in response to an ask on angryasiangirlsunited, that mentioned white skin beauty standard in East Asia predates Western colonialism: this is what colonialism does. It not only super-imposed Western thoughts, but also created a dichotomy between the West and “East” that continued to distort any self-reflection and progress within the decolonial process. Thus, as I observe when I talk about social issues to people in Viet Nam, the excuse of “this is Eastern culture” serves to legitimize the preservation of oppressive cultural norms and practices. Meanwhile, people misconceived that the West is some sort of beacon of equality and progress, not knowing that people, especially women/people of color, have always resisted and fought for their rights within the West. This is the extent of colonialism and white-supremacy and how they continue to whitewash history (both their own nation’s and global histories) and distort former colonized peoples’ conception of themselves and their culture and community…especially regarding issues to the relationships between the Diaspora and the Motherland.
So yes, white skin preference pre-dated Western colonialism (though whether it pre-dated Chinese imperialism in Viet Nam is another story), but how we talk about that beauty standard NOW is deeply entrenched in that history of Western colonialism. And i deliberately use “white” instead of “pale” or “light,” because the direct translation of the term “da trắng” that Vietnamese people use is “white skin.” That preference for white skin no longer exist independent of Western thoughts anymore—they complimented each other, and they continue to compliment each other today. Yes, we should be careful to not apply racial politics within the US into the context of, say, Viet Nam, because those are two completely different contexts. However, Viet Nam, or any other countries in Asia, is not isolated from the economic or cultural effects of global capitalism/globalization dominated by the Westernized First World. And it the West gets to continue its oppressive influence, why can’t I offer some critical racial, gender, decolonial thoughts into such influence as a daughter of Việt Nam?
Viet Nam is subjected to global capotalism it as if neocolonialism is happening (oh, wait).
For example, much of Viet Nam’s economic development depends to tourists, who are mostly (Western) White people or backpackers. And then of course, sweat shops such as Nike’s sweat shops located in Viet Nam (and other Asian countries). Western media do influence the youth culture in Viet Nam, and what the youths parrot are usually images of White people. Yet, most youths seem to carry an antagonism (worst case scenario) or alienating “curiosity” towards dark-skinned people, as experienced by my Black-American partner in Viet Nam, probably because the existence of such people do not fit into their constructed conception of Whiteness that suppose to goes hand-in-hand with American-ness and Western-ness. The rich Diaspora do take advantage of the development opportunities in Saigon, and do bring their Western values there—values such as Vietnamese people are “degenerate that’s why they’re so criminal,” which is partly informed by their experience living through the poverty of Wartime, partly internalized colonialism, and partly First World privilege/snobbery. Sentiments that my own family voiced when I told them I want to study abroad in Viet Nam. And yes, those sentiments are shaded by perceptions of color.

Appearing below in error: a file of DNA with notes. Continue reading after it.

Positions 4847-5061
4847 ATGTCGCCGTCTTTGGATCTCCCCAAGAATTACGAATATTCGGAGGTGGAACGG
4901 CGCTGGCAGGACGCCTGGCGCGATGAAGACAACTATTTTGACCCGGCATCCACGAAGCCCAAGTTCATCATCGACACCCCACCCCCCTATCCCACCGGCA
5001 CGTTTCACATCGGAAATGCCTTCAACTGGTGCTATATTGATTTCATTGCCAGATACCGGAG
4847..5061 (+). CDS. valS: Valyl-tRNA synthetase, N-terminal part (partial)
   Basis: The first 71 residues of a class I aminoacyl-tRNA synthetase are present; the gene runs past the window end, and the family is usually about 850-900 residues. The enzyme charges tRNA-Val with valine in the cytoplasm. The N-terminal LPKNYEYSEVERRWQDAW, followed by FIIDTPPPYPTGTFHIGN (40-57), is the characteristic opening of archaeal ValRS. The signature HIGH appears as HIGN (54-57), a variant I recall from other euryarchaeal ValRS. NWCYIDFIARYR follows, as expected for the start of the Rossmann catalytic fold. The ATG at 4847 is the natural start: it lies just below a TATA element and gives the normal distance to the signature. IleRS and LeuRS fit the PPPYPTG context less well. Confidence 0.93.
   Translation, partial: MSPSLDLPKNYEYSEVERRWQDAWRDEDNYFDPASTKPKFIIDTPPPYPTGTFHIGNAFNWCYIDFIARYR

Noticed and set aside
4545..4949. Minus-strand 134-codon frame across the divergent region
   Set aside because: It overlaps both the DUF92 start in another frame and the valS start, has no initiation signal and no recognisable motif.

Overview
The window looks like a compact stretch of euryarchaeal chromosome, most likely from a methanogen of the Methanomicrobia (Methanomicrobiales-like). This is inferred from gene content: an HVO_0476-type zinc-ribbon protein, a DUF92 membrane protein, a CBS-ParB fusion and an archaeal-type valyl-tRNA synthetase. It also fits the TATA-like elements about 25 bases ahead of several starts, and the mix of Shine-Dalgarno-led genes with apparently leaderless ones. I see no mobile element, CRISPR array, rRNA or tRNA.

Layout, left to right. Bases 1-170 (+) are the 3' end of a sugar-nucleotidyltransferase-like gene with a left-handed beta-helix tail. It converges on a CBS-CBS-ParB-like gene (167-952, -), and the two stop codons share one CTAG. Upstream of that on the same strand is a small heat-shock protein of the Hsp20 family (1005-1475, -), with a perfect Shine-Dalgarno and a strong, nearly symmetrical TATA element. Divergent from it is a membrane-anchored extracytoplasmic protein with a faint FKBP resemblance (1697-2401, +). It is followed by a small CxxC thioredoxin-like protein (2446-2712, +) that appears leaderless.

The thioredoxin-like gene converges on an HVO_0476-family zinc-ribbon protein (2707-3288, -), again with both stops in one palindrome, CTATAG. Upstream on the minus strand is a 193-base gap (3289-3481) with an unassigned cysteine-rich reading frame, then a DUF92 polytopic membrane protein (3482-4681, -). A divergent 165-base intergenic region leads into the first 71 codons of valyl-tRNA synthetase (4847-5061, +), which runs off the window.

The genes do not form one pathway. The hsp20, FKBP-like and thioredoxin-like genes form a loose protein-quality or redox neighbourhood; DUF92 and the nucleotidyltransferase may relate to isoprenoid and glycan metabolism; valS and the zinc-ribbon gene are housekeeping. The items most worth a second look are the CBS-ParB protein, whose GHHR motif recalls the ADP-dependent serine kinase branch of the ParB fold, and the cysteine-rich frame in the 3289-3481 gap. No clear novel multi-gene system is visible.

Further, gender and social status do historically shaped that preference for white-skin. Pretty much the logic is if your wife has light skin, it means that you’re well off enough so that your wife doesn’t have to work in the field and can afford to sit around and be an ornament. I remember my partner, whilst teaching English at a park in Saigon, confronted a Vietnamese guy, who prefers white skinned women because it means they’re weak and delicate, and that women with dark skin looks ugly, even if she is Beyonce. Meanwhile, dark-skinned (but not TOO dark) men are accepted, if not preferred, because it means they’re strong next to their seemingly weak woman. Also, that same guy favors premarital sex, yet demands a virgin wife. Gender and social status are a big issues, even in a so-called communist country. But how can a communist country avoid the clutch of global capitalism? How can these deeply entrenched cultural notions about gender and social status be challenged in the context of White patriarchal heterosexist supremacy on a global level?
But we can’t criticize problematic norms based on the West because, well, fuck the West. Decolonization requires looking at our cultural norms as it is—that violence do exist within our own community, while at the same time recognizing that it no longer exists independent of the West. But we can demand social change within our community, in our homeland, without referencing the West as some sort of model for change. But if we do, please do not do so without recognizing and pay tribute to the efforts of people of color fighting against White supremacy and colonialism within the West itself. They are the one who demanded change and made change within the West. And that requires recognizing that the West is not white, and white is not right. #solidarity